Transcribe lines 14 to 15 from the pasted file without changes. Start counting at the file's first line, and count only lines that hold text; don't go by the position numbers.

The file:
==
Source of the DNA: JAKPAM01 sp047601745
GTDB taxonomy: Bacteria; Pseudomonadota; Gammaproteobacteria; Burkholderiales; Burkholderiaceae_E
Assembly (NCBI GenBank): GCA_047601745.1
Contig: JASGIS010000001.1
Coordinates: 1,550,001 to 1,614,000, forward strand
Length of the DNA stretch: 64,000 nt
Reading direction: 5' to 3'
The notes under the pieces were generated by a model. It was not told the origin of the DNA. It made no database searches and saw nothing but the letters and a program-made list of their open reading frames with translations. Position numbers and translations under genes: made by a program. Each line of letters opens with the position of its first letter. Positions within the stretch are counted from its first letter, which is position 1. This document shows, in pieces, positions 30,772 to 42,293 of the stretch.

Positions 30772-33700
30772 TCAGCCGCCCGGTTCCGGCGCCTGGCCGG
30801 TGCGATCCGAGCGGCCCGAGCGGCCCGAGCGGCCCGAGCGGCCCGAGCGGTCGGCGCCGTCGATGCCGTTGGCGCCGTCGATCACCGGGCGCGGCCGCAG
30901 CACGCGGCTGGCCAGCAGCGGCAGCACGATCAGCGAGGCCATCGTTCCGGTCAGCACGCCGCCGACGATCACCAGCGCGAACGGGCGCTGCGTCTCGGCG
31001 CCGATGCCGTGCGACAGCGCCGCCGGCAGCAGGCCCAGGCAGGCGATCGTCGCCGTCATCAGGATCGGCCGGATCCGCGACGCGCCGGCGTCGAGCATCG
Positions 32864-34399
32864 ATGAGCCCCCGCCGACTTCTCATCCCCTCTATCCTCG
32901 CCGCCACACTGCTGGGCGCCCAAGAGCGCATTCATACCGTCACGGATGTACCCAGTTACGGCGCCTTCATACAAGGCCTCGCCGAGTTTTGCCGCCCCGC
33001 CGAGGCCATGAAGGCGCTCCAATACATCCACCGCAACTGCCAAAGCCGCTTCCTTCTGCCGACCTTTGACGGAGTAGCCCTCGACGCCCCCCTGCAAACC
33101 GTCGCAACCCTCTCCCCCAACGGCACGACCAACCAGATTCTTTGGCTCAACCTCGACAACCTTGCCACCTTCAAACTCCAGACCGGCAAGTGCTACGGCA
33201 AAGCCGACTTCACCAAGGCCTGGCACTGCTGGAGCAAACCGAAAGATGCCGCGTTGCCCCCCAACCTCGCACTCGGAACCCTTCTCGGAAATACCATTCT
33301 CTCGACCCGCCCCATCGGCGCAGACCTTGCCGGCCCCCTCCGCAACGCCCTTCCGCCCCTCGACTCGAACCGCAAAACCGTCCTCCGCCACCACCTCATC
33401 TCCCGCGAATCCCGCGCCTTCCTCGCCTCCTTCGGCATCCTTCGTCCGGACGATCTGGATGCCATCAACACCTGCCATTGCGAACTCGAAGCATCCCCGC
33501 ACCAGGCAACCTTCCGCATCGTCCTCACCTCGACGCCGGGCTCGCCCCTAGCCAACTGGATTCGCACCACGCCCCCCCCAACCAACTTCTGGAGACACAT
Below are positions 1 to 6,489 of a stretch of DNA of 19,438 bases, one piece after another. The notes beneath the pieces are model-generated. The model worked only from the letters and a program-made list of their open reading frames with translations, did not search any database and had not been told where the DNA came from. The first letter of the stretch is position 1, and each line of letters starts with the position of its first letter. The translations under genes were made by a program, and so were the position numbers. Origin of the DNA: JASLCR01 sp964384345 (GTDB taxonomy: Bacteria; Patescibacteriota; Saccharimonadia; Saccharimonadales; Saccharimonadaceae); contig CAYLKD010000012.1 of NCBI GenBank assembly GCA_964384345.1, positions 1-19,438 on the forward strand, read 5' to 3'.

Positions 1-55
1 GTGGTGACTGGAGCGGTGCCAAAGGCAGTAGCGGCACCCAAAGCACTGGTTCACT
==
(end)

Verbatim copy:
Positions 32864-34399
32864 ATGAGCCCCCGCCGACTTCTCATCCCCTCTATCCTCG